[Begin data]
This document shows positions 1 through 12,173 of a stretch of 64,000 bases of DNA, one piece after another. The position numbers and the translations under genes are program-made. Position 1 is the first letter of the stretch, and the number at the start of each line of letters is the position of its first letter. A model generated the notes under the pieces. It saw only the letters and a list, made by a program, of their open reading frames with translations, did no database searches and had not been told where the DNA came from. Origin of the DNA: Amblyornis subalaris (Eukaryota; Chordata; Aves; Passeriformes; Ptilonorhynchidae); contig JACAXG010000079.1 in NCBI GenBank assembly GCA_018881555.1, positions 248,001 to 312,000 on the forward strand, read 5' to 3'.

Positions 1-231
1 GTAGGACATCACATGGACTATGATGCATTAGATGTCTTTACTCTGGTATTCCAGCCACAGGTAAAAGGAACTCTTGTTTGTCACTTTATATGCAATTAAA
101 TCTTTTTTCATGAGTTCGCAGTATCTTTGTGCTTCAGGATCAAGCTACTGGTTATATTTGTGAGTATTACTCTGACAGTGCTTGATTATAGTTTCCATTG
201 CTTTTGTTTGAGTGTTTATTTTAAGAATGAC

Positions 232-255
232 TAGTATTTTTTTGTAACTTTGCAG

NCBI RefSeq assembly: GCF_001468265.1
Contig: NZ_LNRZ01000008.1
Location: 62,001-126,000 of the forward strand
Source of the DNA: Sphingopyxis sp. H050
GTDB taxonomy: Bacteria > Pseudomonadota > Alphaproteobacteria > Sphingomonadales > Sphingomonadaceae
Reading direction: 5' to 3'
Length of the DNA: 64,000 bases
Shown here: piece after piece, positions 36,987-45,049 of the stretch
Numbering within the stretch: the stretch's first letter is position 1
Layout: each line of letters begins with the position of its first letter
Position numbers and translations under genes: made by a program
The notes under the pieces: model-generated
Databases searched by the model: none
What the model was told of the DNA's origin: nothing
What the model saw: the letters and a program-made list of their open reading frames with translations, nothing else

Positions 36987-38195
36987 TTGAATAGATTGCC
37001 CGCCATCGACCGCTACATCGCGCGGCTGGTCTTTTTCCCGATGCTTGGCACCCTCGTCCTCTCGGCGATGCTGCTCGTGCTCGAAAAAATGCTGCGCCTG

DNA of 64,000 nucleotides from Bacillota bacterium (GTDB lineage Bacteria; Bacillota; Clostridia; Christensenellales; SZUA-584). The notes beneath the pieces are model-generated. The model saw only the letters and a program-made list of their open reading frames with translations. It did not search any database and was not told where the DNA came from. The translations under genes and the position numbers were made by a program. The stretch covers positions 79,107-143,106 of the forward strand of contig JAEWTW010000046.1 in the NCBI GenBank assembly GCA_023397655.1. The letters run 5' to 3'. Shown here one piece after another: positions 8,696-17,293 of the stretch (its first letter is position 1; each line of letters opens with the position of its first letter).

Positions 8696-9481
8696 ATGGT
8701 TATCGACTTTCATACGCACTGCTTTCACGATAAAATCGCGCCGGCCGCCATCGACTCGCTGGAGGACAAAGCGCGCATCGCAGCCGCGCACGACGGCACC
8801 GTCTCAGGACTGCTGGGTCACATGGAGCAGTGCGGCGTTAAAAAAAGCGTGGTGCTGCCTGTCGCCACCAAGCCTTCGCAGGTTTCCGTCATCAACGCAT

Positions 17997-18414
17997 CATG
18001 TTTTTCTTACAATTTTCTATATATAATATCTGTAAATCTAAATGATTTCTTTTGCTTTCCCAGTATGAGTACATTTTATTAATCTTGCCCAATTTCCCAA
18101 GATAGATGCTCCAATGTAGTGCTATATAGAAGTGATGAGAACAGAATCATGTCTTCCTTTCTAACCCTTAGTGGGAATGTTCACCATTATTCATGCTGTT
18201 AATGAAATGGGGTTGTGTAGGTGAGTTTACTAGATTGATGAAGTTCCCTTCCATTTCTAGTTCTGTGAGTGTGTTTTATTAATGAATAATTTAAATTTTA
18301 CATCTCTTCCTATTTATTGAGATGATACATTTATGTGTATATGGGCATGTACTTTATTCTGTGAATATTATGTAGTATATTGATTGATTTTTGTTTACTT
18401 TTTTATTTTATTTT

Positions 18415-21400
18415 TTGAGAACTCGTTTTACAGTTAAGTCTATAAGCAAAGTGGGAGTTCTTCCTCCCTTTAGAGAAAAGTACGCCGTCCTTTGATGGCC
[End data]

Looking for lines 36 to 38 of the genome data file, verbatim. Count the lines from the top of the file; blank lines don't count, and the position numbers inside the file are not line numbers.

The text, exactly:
18301 CATCTCTTCCTATTTATTGAGATGATACATTTATGTGTATATGGGCATGTACTTTATTCTGTGAATATTATGTAGTATATTGATTGATTTTTGTTTACTT
18401 TTTTATTTTATTTT

Positions 18415-21400